The city of Canton, Ohio might be giving the debt-collection industry some rather good business soon.
The Canton city council will vote Monday on whether to enter into a two-year partnership with Capital Recovery Systems, a debt collection agency based in Columbus, according to a recent report in the Canton Repository.
The city is trying to recoup about $4 million in unpaid water and sewer bills, among other debts. Capital Recovery Systems would get to keep 23 percent of the debt it collects.
Capital Recovery Systems was the object of some public ire in 2010 when it mistakenly sent out collection notices for unpaid municipal fines to several thousand people. The company works for multiple levels of government in numerous states.
The proposal speaks to the severity of the situation in Canton -- a former steel and iron capital that was named one of the most miserable cities in America a couple of years ago. Analysts say the city may not recover from the economic downturn until after 2021. Today, unemployment in the greater Canton area is 8.8 percent, more than half a percentage point above the national average.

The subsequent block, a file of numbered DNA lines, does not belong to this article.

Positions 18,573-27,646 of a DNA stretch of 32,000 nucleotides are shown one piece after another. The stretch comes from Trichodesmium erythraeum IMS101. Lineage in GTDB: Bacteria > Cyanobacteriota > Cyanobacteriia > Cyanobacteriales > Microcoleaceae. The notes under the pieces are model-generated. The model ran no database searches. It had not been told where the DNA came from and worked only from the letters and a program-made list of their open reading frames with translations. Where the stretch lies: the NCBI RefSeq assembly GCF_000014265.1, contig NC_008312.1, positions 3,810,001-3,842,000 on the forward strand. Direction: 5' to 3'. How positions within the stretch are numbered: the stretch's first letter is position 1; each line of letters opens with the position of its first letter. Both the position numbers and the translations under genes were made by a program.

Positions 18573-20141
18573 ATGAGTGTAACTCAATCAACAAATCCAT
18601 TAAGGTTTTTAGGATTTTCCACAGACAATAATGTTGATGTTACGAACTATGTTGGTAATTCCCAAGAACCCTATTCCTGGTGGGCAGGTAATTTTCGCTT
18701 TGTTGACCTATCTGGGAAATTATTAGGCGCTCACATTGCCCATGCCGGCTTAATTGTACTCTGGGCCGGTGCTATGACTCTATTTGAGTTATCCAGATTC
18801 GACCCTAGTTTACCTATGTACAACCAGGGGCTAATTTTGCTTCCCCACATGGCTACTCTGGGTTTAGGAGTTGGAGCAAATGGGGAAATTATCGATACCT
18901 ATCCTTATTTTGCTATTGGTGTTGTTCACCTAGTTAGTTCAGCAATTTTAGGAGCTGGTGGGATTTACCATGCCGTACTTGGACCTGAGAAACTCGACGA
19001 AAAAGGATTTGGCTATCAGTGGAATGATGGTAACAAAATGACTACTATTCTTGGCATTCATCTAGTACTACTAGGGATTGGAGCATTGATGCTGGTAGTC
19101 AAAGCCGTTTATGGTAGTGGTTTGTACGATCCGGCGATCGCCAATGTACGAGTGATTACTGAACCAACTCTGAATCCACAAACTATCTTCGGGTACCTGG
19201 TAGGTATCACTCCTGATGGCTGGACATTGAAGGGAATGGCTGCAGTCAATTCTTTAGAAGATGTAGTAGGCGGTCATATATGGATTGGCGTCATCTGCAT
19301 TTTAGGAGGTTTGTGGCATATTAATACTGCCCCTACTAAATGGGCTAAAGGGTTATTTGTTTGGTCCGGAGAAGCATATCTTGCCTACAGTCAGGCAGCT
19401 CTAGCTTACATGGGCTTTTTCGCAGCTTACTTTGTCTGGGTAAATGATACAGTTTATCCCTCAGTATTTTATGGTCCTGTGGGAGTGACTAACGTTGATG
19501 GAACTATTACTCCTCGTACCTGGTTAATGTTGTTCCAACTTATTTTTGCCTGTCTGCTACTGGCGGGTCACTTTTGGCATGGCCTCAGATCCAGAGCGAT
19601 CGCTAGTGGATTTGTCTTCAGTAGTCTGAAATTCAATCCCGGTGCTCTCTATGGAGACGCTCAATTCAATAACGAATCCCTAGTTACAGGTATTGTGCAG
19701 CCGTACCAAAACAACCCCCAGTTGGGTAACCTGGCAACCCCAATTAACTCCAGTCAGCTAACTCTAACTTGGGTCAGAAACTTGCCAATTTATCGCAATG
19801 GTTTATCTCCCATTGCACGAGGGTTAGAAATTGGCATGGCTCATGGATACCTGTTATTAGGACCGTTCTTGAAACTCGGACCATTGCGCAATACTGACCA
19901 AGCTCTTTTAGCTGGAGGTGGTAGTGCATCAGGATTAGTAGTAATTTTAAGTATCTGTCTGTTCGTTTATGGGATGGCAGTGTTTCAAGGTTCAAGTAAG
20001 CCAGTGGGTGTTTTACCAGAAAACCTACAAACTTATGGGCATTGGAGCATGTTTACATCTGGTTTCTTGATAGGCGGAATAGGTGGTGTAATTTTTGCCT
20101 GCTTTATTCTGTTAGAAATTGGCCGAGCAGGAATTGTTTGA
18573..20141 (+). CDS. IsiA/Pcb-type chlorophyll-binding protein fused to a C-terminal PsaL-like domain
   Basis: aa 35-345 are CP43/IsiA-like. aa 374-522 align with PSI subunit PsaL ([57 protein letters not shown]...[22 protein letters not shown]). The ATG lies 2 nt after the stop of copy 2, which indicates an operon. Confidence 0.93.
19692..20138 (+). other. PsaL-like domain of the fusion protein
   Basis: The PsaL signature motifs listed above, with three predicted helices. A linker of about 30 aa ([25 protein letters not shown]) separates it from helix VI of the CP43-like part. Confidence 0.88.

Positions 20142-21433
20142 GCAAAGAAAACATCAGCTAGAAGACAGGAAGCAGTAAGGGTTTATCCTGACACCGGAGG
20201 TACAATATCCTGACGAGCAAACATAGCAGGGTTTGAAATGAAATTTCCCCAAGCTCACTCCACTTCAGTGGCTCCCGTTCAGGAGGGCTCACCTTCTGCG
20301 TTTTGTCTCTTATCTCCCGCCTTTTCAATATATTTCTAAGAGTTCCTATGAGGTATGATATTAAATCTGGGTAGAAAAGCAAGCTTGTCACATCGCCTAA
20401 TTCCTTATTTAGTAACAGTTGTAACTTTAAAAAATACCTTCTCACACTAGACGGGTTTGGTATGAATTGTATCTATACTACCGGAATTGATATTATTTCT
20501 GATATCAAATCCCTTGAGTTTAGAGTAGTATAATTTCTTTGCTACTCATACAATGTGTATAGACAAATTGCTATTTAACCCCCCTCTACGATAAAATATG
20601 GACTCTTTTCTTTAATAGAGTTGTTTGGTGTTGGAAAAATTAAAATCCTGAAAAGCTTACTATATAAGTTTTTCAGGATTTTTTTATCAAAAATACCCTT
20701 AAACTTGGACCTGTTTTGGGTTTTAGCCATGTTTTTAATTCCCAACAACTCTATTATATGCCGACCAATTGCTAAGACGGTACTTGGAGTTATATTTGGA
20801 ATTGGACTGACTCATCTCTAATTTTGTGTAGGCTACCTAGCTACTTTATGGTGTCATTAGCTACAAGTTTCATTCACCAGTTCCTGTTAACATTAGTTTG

Canton is far from the only city that's been struggling since the recession hit, adding to a long list of potential debt-collection clients. At the personal level, more and more Americans are having trouble just covering their basic living expenses, providing no end of work for recovery agencies. Those struggles have created a striking reality: Today, roughly one in seven Americans has had some kind of encounter with a debt collector, up from one in 14 in the year 2000, according to the blog Naked Capitalism.
At the same time, there's been a rising trend of unscrupulous and abusive practices among debt collectors, according to a recent study from Marketdata Enterprises. Collection agents have been harassing people over Facebook, showing up at the hospital to visit patients, and making vulgar threats to people who may or may not actually owe money. Consumer complaints about debt collectors reached an all-time high in 2011, according to the Federal Trade Commission.